Benin Bronzes And Restitution, The Journey Thus Far

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Ambassador Yusuf Tuggar

Much has been written and said of late about the Benin Bronzes and Africa’s  struggle for restitution of its stolen cultural properties in general. As one of the interlocutors who has helped to revitalise this longstanding issue that continues to trigger curiosity and capture public attention, I feel obliged to share my perspective on the long struggle for the restitution of these priceless cultural assets and take stock of the journey thus far. At the centre of this global debate are the Benin Bronzes, an open-and-shut case of theft, murder and racism that transpired in 1897 and, for that reason, the locus classicus of looted African art. The Benin Bronzes stand in contrast to other looted African art that may have been ‘lifted’ from an archaeological dig or burial site; the Benin Bronzes were forcibly stolen from the city after it was violently invaded by a British ‘punitive’ force, desecrating/burning the palace of the Oba of Benin and breaking all Just War doctrinal conventions since the days of Saints Augustine and Thomas Aquinas. In Benin, Victorian missionary and explorer David Livingstone’s 3 ‘C’s – Civilisation Commerce and Christianity – did    not get a look in. Instead, it was a case of the 3 ‘R’s: Racism, Robbery and Rapaciousness.

 

It is important to remind ourselves that the premise for the 1897 Benin massacre  was laid 12 years earlier in Berlin during the 1885 Conference that established the ground rules for the Scramble for Africa. The Berlin Conference created the framework for European colonial powers to partition an entire continent and forcibly take physical control on the ground whilst avoiding conflict among themselves. It adopted the Hinterland theory that granted a would-be colonial power with a coastal possession or foothold the right to lay claim to unspecified territory in the adjoining hinterland. This provided a basis for Britain, with an established foothold on the  Niger Delta Atlantic coast, to send a ‘punitive’ force to the inland kingdom of Benin  on a murderous expedition in the quest to establish full control over the hugely lucrative oil palm trade. Soon enough, Maxim guns and explosives produced a bonanza of antique Benin Bronzes and ivory, thereafter carted away to Britain.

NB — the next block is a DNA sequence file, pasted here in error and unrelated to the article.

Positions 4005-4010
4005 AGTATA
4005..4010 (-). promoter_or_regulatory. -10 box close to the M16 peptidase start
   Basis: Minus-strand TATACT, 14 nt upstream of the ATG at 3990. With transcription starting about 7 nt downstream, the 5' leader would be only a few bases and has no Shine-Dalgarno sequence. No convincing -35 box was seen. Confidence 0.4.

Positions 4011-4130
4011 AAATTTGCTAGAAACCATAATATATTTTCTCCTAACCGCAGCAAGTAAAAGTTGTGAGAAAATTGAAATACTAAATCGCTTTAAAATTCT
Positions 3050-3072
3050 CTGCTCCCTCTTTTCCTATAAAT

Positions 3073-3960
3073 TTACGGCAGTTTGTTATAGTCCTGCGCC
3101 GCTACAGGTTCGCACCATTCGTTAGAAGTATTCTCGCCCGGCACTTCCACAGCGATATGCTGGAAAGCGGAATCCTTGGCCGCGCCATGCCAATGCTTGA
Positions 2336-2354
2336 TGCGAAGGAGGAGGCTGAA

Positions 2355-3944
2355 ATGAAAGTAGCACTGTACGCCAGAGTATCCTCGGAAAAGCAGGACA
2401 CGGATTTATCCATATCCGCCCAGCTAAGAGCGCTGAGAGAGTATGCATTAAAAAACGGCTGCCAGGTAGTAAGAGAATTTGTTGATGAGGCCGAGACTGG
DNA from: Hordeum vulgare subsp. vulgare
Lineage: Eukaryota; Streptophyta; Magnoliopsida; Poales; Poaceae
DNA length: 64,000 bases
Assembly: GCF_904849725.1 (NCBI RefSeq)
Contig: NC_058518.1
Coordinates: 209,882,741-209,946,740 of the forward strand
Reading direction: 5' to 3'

Whereas the Oba of Benin was captured and exiled to be replaced by a British Resident as the new symbol of colonial power, the Bronzes and other looted items created a sensation in Europe popularised by the Illustrated London News weekly magazine. This sordid episode of plunder was further whitewashed even supported by a couple of books at the time that framed and glamorised an indiscriminate bloodbath as part-anthropological, part-civilising expedition into darkest Africa.

 

Participants in the Benin carnage and state officials would go on to sell the   proceeds of their crime to Museums and private collectors in Europe and North America, while others were offered as impressive gifts. The very existence of the Benin Bronzes and other cultural properties in Western Museums are a validation of Krishna Menon’s definition of colonialism as a permanent aggression. And, for as long as these proceeds of aggression remain tucked away in anthropological and ethnological Museums that are meant to serve as some sort of moral morgue for the colonial atrocities, the aggression continues to this day. They debunk national mythologies of appealing to moral suasion and rule of law, good governance and international best practice. And even as they remain for the most hidden in often dank basements and store rooms, blackamons – showcasing the precolonial